It's so cold that a waterfall has frozen solid in the Brecon Beacons


A wintry blast labelled the ‘Beast from the East’ has caused an entire waterfall to freeze in the Brecon Beacons.

Plummeting temperatures have brought snow which has caused disruption across Britain.

There is more to come, with forecasters warning the country could be facing the coldest weather since 1991.

In excess of 20cm of snow expected to fall by Wednesday and Storm Emma could bring blizzards, gales and sleet.

The storm is set to move north through Europe and is due to hit the UK on Thursday and Friday.

Met Office forecaster Frank Saunders predicts: ‘Parts of England and Wales are likely to see their coldest spell of weather since at least 2013, and possibly since 1991.


‘This could lead to dangerous conditions on roads and pavements and have an impact on people’s health.’

Storm Emma is likely to be ‘significantly disruptive’ and there are fears she will increase the risk of power cuts and transport delays.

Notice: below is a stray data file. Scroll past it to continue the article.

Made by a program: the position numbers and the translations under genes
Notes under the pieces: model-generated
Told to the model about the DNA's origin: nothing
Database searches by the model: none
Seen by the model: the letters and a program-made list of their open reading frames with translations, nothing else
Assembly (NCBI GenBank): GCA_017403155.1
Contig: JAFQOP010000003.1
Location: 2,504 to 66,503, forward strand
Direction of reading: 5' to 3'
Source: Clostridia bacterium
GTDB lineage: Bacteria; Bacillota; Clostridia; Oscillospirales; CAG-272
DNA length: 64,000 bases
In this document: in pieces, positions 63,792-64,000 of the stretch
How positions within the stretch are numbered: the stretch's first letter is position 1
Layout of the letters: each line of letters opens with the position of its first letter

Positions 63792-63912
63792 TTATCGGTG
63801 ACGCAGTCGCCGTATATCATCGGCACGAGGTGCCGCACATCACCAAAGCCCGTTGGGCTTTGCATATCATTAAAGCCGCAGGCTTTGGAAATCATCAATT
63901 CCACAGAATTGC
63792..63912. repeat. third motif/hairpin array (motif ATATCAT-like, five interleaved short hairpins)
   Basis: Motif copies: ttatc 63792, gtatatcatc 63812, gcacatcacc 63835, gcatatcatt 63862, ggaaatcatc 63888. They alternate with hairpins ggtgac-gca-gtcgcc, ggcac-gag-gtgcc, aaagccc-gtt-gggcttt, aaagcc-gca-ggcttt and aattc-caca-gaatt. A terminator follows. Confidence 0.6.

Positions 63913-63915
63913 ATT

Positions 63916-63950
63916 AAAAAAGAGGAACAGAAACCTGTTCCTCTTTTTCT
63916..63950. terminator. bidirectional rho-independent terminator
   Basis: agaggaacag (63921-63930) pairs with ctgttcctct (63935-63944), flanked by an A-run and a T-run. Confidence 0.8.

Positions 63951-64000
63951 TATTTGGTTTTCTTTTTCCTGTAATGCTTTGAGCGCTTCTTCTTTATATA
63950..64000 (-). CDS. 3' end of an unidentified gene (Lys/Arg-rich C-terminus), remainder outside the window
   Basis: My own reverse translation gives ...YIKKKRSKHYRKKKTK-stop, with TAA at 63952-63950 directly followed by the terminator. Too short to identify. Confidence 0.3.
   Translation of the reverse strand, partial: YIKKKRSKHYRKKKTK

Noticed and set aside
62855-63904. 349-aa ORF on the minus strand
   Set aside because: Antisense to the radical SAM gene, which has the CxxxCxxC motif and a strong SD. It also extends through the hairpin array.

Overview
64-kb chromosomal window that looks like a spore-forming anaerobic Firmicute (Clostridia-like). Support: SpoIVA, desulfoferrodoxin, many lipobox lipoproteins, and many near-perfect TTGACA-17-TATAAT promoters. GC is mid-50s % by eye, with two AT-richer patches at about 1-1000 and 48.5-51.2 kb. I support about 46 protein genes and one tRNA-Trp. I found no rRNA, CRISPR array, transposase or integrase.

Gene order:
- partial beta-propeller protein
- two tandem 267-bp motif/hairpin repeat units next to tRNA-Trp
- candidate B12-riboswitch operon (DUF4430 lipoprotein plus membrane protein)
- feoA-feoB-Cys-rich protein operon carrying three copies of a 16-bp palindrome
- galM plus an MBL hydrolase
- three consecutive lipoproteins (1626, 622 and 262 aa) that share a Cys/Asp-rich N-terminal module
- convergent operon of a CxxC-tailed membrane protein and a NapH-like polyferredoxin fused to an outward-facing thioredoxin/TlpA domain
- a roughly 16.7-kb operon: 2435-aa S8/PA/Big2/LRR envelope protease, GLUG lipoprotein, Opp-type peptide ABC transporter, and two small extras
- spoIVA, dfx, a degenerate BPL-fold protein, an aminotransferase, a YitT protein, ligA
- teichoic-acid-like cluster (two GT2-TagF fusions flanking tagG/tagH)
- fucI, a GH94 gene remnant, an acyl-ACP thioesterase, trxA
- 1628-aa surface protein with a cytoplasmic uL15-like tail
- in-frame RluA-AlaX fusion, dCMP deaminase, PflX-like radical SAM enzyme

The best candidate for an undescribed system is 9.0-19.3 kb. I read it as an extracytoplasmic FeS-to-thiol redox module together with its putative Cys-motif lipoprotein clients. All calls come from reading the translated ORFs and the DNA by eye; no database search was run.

Lows of minus 6C were recorded in Aviemore, Scotland, overnight provoking doctors to warn that the NHS could struggle to cope with extra demand due to freezing temperatures and dangerous driving conditions.

The public have also been asked to look out for the homeless and report anyone sleeping rough in the freezing conditions to their local council.

It would also be wise to check on elderly or vulnerable neighbours during the cold spell.


Amber warnings of snow have been issued by the Met Office for north-east, central and south-eastern England on Tuesday, and eastern Scotland for Wednesday.

The Met Office also advised that some rural communities could potentially become cut off, with power outages and disruption to mobile phone services likely.

Delays to train travel, road traffic and flight disruption could be likely by the middle of the week.

A less severe yellow warning for snow is in place from up to Thursday.

Temperatures of minus 5C (23F) over the weekend were the lowest recorded in the week leading up to March 1 – the first day of spring – since back in 1986.

The freezing wind chill, which could see parts of the UK feeling as cold as minus 15C (5F), rivals the temperatures forecast for parts of northern Norway and Iceland.